In Harry Potter’s third year of Hogwarts, Professor Trelawney decides a mess of tea leaves in a teacup is not a mess, but a Grim, the black dog of death. Everyone ignores this after the initial fuss dies down, but it isn’t exactly forgotten.
It’s reasoned, in Houses that are Not Gryffindor, that Potter has actually tried to die for the previous two terms already. Trelawney might be an incense-laden fraud, but even a stopped clock is right twice a day. Three times, even, if you’re in possession of a Time-Turner.
Thus, on Christmas Day, everyone staying over during the hols awakens to find that the massive gaudy star on the Great Hall’s Christmas tree has been replaced with an ornament painted up to eerily resemble the head of the Grim.
Harry thinks it’s hilarious. He waits until the holiday is over to thank the twins for giving him a laugh.
George and Fred glance at each other. While an excellent idea, this was not their doing.
This is unacceptable. Their status as the school pranksters is at risk.
The twins decide that they will find this obvious Kindred Spirit and enlist them in the joys of terrorizing Hogwarts’ staff.
What they don’t expect is how difficult this task will be. They also don’t expect the result: a Hufflepuff so unassuming that they looked over the kid’s dark hair at least twice before realizing they were overlooking their culprit.
“Oh, that’s just the curse,” the Hufflepuff says after introductions are completed.
“Aren’t you a Muggle-born?” George asks.
The Hufflepuff shrugs.
After a bit of conversation, George and Fred decide two things:
The Hufflepuff is a quiet, elusive, pranking genius.
They are adopting the Unassuming Hufflepuff post-haste.
Well, three things, really. Unassuming Hufflepuff is so unassuming that they could get away with murder, if they were so inclined.
None of them realize that this new alliance means that they will eventually save the school from Sirius Black.
Unassuming Hufflepuff tilts their head and accepts their new title with equanimity. Focusing on pranks will be a grand distraction from the fact that there is apparently a mass murderer out to kill them all, but mostly it’s a grand distraction from the bloody Dementors.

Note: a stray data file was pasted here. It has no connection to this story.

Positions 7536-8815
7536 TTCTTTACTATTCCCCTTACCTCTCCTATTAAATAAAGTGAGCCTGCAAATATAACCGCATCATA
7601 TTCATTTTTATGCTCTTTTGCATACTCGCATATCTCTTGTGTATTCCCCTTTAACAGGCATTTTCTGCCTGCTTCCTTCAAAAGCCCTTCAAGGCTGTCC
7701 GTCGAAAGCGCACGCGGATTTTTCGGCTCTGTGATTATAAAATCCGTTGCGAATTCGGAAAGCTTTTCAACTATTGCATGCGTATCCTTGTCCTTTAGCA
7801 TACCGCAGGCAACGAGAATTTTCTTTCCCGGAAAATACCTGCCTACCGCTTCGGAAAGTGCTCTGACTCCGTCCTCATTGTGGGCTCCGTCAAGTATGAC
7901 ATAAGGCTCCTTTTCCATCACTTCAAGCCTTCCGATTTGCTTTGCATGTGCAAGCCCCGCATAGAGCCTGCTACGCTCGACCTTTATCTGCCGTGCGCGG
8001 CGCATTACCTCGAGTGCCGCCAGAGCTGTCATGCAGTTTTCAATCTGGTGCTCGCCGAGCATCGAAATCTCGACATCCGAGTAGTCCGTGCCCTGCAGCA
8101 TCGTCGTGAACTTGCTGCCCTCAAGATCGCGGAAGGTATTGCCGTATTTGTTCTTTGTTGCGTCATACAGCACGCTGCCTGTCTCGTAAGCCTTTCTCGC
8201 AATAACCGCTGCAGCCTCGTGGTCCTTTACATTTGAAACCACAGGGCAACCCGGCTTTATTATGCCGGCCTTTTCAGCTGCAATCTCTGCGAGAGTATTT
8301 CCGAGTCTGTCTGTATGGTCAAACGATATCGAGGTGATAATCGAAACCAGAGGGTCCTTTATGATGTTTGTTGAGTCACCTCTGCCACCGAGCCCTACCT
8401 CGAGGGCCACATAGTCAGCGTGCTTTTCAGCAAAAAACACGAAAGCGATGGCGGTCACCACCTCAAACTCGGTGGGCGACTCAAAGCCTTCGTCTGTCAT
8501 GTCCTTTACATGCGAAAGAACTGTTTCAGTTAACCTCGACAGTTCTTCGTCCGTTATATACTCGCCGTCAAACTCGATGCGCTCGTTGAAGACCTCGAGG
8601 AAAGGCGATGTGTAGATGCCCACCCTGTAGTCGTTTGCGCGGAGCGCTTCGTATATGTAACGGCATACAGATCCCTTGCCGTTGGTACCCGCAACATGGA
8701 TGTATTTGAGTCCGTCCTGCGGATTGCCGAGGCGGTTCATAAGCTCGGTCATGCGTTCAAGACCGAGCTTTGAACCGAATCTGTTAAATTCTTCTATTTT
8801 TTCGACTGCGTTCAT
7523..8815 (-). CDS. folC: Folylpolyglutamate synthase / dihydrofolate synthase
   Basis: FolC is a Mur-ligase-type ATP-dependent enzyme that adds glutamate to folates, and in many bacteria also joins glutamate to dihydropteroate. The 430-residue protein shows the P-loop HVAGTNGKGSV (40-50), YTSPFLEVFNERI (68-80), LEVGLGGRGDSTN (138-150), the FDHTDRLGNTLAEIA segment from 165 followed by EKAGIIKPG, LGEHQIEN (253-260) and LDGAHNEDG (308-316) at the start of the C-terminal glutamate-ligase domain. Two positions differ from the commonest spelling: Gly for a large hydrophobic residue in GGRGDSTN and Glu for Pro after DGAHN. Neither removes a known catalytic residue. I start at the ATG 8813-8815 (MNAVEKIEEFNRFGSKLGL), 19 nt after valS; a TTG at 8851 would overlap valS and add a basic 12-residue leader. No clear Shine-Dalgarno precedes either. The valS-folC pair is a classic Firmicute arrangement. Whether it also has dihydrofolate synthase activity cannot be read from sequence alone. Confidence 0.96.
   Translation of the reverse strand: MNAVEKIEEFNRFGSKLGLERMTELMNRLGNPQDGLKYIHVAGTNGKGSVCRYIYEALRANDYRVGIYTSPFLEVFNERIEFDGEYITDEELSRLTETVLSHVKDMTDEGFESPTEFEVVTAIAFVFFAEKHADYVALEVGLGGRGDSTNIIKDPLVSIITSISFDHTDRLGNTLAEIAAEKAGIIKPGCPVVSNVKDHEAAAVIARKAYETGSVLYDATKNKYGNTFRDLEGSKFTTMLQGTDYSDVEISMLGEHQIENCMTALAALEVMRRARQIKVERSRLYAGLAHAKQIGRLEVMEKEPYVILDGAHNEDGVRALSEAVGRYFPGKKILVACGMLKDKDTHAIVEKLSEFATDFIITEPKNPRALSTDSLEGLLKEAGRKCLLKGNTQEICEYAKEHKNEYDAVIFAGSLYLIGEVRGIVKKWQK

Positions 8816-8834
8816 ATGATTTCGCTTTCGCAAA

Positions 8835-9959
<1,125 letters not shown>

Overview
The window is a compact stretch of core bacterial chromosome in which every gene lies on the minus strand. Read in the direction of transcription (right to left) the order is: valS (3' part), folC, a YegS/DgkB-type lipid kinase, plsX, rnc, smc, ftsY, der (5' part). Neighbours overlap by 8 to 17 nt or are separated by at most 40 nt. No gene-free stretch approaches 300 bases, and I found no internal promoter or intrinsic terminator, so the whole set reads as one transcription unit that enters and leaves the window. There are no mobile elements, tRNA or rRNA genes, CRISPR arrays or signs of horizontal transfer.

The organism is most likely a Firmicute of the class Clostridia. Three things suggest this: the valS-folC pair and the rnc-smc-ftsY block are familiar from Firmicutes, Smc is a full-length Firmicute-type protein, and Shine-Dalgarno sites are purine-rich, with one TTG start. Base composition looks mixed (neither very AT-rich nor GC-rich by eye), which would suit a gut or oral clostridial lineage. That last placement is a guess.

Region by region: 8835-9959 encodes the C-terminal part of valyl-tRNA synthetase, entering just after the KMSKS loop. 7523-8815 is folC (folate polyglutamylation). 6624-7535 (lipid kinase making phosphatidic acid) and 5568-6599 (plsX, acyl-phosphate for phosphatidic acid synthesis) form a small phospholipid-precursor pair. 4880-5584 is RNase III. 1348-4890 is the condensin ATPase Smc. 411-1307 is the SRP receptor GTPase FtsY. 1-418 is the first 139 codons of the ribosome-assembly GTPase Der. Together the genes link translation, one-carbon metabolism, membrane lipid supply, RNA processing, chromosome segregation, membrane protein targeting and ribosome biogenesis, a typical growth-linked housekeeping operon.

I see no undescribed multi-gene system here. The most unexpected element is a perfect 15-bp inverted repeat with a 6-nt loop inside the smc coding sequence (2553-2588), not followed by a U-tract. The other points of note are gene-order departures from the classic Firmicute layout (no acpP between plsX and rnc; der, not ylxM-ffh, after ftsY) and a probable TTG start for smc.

Once the duo of pranksters becomes a trio, George and Fred start getting away with absolutely amazing things because no one can ever prove it was them. Solid sterling alibis, they have.
They keep stationing themselves near Snape when it’s go-time. This is driving Snape spare because he has to keep telling McGonagall that the twins didn’t do anything.
He knows it was them. It is always them. They’ve just suddenly found a way to be subtle.
(Snape will go to his grave refusing to admit that he is proud of a Gryffindor for developing subtlety, especially a Weasley Gryffindor.)
Unassuming Hufflepuff is so unassuming that they’ve walked directly past Argus Filch three times with the evidence right in their arms and Filch doesn’t notice. Then they do it again, because seriously, they are not invisible, people really do talk to them!
Granted, Uh does live in a castle full of ghosts. It might be a good idea to double check. Unassuming Hufflepuff walks by McGonagall with a single Dung Bomb in hand and at least gets acknowledged and told to dispose of that mischief immediately.
Phew. Not dead or invisible.
Harry Potter is an all right bloke for someone that half their House is convinced is mental (not that they’re wrong). Like Harry, Unassuming Hufflepuff also makes friends with the large stray dog on the grounds. They did get their inspiration directly from the black dog, after all, so it is time for a thank-you delivery of dog-safe biscuits. (They asked the elves.) Uh and Harry trade off on who is sneaking treats out to the dog so that they aren't stalked by suspicious professors.
Of course, this also becomes kvetching time for Uh because the twins want them to do So Much. Some of their plans are ridiculous and might actually get even the Not-Quite-Unnoticeable Hufflepuff noticed. Unassuming Hufflepuff does not WANT to be noticed, thank you very much. Their entire family tends to be noticed, and they would like to break that trend at least a little.
Mid-rant, the black dog turns into a crazy person and advises Unassuming Hufflepuff on how to fix Fred and George’s hair-brained idiocy so that it will fly instead of fail.
Actually fly. They didn’t think of that.
Of course, they are also currently trying not to wet themselves in terror. “Are you going to kill me?”